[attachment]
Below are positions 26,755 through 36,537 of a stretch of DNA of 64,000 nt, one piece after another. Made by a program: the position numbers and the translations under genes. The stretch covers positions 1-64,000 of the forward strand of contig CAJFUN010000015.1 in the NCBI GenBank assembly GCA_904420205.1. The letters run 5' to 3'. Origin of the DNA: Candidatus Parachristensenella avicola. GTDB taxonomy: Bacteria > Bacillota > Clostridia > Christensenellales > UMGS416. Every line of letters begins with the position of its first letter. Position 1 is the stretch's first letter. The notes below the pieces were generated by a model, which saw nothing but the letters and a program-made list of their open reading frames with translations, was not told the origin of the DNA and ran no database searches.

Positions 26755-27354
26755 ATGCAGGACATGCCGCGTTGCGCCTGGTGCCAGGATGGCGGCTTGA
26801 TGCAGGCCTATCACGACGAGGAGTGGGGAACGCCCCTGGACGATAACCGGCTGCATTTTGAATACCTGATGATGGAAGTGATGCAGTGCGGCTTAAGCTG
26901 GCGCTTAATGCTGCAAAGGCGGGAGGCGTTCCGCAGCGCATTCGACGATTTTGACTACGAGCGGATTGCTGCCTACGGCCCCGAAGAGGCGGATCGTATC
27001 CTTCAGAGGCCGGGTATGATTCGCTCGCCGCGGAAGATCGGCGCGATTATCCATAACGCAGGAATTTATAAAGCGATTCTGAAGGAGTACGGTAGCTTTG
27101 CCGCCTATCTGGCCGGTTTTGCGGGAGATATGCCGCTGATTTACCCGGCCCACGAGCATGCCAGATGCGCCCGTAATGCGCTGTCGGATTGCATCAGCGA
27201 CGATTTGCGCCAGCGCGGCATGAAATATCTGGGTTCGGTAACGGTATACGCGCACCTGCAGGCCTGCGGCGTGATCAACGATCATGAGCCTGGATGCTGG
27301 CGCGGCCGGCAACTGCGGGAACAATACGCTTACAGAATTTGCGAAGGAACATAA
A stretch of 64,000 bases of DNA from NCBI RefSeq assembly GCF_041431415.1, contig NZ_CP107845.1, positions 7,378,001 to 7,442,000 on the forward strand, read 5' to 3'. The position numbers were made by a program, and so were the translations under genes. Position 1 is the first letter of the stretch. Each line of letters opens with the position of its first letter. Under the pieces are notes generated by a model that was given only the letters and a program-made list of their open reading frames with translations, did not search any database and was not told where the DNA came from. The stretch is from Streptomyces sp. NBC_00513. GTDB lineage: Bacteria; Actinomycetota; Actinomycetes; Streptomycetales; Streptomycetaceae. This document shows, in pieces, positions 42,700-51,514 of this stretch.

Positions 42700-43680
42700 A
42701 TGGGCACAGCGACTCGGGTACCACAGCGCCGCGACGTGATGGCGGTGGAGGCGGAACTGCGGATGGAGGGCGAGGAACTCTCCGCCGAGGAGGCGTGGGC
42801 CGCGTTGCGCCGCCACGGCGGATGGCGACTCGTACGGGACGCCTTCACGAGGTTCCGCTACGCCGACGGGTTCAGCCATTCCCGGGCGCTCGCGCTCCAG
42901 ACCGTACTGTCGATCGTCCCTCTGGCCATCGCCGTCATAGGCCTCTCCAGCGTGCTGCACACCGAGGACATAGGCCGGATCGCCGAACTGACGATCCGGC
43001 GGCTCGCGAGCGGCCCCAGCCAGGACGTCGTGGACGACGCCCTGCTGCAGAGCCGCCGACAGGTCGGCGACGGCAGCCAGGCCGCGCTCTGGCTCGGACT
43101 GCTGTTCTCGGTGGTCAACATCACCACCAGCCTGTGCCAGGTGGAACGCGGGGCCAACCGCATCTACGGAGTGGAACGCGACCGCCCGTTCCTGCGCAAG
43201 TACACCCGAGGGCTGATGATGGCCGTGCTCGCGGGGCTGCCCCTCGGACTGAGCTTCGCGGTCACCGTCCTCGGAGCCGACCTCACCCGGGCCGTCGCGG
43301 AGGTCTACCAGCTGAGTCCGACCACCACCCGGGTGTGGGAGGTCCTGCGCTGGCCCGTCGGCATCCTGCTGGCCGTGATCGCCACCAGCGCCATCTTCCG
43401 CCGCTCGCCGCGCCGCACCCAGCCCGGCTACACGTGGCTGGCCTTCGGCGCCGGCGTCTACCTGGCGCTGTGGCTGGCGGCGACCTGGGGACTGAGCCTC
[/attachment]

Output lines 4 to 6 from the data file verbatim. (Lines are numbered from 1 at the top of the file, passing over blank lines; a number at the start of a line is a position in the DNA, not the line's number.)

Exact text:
26801 TGCAGGCCTATCACGACGAGGAGTGGGGAACGCCCCTGGACGATAACCGGCTGCATTTTGAATACCTGATGATGGAAGTGATGCAGTGCGGCTTAAGCTG
26901 GCGCTTAATGCTGCAAAGGCGGGAGGCGTTCCGCAGCGCATTCGACGATTTTGACTACGAGCGGATTGCTGCCTACGGCCCCGAAGAGGCGGATCGTATC
27001 CTTCAGAGGCCGGGTATGATTCGCTCGCCGCGGAAGATCGGCGCGATTATCCATAACGCAGGAATTTATAAAGCGATTCTGAAGGAGTACGGTAGCTTTG